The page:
Seven out of every 10 rapes are committed by someone known to the victim, according to the Rape, Abuse & Incest National Network — and that’s why Sophia Marjanovic tells women: “We can’t have false assumptions about our safety.”
She knows this from personal experience, having been a victim of child sexual abuse and domestic violence as an adult, she told a group of 12 women as she led a self-defense class on Sept. 13 at Magen David Sephardic Congregation in Rockville.
Marjanovic, a member of the synagogue and a martial arts instructor, gave the women tips on how to identify signals in potential attackers, such paranoia, vengefulness and entitlement. The participants then formed pairs to role-play scenarios in which self-defense would be necessary.
Marjanovic’s main message was that women are conditioned to be nice, but if they trust their intuition and look for warning signs that a man may be a sexual predator, they will be much safer.
Here are four takeaways from her lecture.
Adrenaline is one of a predator’s main weapons
Predators, Marjanovic said, are not always larger than their victims and often are not carrying a weapon. But their determination to isolate the victim gives them a burst of adrenaline that is difficult to counter — something she experienced personally.
“I realized that no matter how empowered I was and how much I knew about how to be aggressive and fight off my attacker, it made him angrier and more determined,” she said. “He was smaller than me, and he was able to overpower me.”
Attackers always try to avoid witnesses. This, she said, is one reason more women do not report being raped to police. The criminal justice system requires evidence to prove a rape occurred. So victims are afraid they will not be believed if there’s no witness.
“If it ever comes down to cases where it goes to court, it’s your word against theirs,” she said. “The system isn’t really there to help you out in these types of situations.”
Fighting is about imposing your mental will
In one exercise, one woman in each pair pretended to be a man and grab the other woman by the hair from behind. Marjanovic instructed the participant playing the woman to put her hands around the attacker’s wrists and then rotate her body away from the attacker to free herself.
In another scenario, in which the man attempts to grab the woman from behind, Marjanovic suggested the woman wrap her foot around the man’s leg to prevent him from being able to walk. Moves such as these, she said, are simple self-defense strategies that do not cause injury, but match the man’s adrenaline-fueled strength.
“What people don’t often realize is that fighting is about imposing your mental will.” she said.
At one point, a participant asked how someone being attacked could compartmentalize her shock and have the presence of mind to fight back. Tori Garten, also a martial arts instructor, answered that self-defense is similar to solving a puzzle, and with enough practice it is possible to remain calm in a crisis.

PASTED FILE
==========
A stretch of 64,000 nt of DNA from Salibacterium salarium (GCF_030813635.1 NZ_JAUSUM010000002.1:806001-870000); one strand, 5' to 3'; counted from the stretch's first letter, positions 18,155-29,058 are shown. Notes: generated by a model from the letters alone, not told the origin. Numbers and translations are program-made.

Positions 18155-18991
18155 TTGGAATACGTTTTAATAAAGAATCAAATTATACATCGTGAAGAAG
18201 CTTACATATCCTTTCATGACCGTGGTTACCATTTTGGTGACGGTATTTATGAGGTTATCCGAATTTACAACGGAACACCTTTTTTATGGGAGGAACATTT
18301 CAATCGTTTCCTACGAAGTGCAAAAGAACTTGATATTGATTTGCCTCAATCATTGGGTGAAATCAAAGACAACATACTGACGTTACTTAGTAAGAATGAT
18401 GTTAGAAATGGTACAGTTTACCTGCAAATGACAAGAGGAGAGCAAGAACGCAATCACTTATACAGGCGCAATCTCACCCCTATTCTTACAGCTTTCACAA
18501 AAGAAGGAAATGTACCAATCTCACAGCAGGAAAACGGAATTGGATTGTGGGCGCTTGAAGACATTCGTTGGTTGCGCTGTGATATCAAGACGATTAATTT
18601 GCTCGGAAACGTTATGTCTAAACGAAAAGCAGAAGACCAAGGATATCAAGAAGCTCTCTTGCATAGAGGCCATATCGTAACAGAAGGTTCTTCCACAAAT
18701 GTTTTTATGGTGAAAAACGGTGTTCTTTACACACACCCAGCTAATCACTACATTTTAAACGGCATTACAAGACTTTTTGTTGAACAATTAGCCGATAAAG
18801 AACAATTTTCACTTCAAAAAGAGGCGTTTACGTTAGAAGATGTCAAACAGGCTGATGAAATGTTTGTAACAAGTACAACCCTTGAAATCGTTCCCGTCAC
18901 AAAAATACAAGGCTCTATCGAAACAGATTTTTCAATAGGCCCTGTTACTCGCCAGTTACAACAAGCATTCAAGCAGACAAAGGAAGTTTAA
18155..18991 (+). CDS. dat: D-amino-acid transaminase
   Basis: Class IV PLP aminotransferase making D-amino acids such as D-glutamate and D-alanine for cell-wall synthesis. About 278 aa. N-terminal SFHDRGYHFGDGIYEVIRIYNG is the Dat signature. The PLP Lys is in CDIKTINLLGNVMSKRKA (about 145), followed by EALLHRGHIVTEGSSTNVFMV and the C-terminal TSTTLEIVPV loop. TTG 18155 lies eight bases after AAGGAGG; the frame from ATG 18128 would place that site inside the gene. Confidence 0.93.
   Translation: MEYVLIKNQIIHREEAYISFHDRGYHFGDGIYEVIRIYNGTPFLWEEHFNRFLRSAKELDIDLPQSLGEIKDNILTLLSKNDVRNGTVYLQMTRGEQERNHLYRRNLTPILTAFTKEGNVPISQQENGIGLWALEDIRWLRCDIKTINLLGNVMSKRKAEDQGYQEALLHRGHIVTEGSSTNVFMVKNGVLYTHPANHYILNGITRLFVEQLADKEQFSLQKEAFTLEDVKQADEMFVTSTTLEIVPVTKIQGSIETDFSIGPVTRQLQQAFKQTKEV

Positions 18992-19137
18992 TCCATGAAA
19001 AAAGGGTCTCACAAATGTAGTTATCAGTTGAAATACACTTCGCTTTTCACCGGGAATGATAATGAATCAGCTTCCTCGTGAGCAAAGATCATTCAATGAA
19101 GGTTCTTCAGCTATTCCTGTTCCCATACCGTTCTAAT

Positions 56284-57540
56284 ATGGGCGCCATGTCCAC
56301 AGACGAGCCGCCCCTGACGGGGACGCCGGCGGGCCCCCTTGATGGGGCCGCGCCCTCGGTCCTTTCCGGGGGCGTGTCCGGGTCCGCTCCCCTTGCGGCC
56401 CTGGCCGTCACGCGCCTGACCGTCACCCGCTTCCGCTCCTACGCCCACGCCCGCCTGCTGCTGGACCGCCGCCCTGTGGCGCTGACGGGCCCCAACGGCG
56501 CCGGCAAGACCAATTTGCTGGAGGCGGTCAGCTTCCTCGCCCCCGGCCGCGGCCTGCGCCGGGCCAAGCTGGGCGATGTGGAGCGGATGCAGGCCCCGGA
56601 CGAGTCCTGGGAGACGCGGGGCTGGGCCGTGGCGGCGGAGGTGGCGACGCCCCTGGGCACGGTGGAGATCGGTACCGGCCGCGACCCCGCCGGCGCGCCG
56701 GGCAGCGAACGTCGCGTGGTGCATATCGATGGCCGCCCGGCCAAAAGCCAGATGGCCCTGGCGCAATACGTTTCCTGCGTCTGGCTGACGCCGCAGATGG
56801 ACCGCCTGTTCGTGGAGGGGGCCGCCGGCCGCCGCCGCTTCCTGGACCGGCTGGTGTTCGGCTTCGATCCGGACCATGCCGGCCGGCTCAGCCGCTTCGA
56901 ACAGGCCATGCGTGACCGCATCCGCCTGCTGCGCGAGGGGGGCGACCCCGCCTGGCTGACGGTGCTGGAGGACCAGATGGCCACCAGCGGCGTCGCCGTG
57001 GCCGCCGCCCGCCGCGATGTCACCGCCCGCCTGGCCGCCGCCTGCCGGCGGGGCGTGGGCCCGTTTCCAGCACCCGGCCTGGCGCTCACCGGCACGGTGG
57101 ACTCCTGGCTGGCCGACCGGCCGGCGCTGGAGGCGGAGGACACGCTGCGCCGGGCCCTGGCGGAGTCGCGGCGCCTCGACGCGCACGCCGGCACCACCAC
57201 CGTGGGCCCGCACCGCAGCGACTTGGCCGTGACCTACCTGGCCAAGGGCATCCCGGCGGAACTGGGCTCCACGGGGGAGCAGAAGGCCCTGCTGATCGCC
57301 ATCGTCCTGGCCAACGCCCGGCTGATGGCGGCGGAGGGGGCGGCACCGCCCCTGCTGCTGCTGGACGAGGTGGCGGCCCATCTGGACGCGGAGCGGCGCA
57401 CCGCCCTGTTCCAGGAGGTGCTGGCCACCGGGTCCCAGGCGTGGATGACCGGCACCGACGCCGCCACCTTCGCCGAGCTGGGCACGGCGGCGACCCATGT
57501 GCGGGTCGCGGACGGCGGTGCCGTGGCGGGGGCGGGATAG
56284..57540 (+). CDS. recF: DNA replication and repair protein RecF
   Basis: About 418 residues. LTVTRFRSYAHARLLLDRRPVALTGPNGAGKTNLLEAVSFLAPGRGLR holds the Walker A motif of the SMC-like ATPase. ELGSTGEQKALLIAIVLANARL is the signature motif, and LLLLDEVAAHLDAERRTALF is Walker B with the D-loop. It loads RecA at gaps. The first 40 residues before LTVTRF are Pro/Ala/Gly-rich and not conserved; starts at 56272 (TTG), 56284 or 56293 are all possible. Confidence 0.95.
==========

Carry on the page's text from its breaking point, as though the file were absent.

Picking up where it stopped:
Know the signs of a threat
Marjanovic said women should notice behaviors in people that signal they might be predators, such as men who give too many details about themselves when meeting a woman for the first time in stream-of-consciousness fashion. When people meet for the first time they usually reveal only a limited amount of information about themselves, she explained, and providing too much can signal a man’s intentions to create intimacy at a faster rate than normal.
She said another sign that a man might have bad intentions is if he makes unsolicited promises, such as, “I’m just gonna give you a ride. That’s all I’m gonna do.”
“That would be a boundary-pushing behavior,” she said.
Marjanovic said that because potential attackers want to avoid getting caught, it is possible to identify them by watching how their sternum, or breastbone, moves and whether they intend to attack. She added that men who look from side to side or appear paranoid are also exhibiting signs of predatory behavior. She encouraged the participants to trust their instincts.
“We’re often taught that the gut is emotional and female intuition is a myth, but evolutionarily we are conditioned to detect threats,” she said.
Be aware of personal space
The women also practiced standing at what Marjanovic called a comfortable distance from each other — about an arm’s length. Garten showed a simple way to deter a man who tries to get too close: She extended her arm fully and put her hand up to signal that her boundary has been violated.
Marjanovic said women should be aware of their surroundings on public transportation. She recalled sitting in an empty Metro car where a man boarded and sat down next to her, despite the many empty seats available to him.
“At that point, I said, ‘I have to go,’” she said, and she opened the door between cars to get away from the man.
Marjanovic advised the women to take a photo of the man if they are assaulted or observe suspicious behavior on public transit, but to do so discreetly.
The evening was informative for Magen David Sisterhood member Veronique Sriqui, who said she was surprised to hear that Marjanovic was assaulted. She said she hopes the congregation will also host a self-defense class for teenagers.
Most of us are middle-aged,” she said. “It should be addressed to women starting around 12 years old.”
Galia Steinbach of North Bethesda said she has taken a self-defense class before, but is now considering taking a series of classes.
“Hopefully you never have to use it, but I think it’s empowering to feel like you can defend yourself,” she said.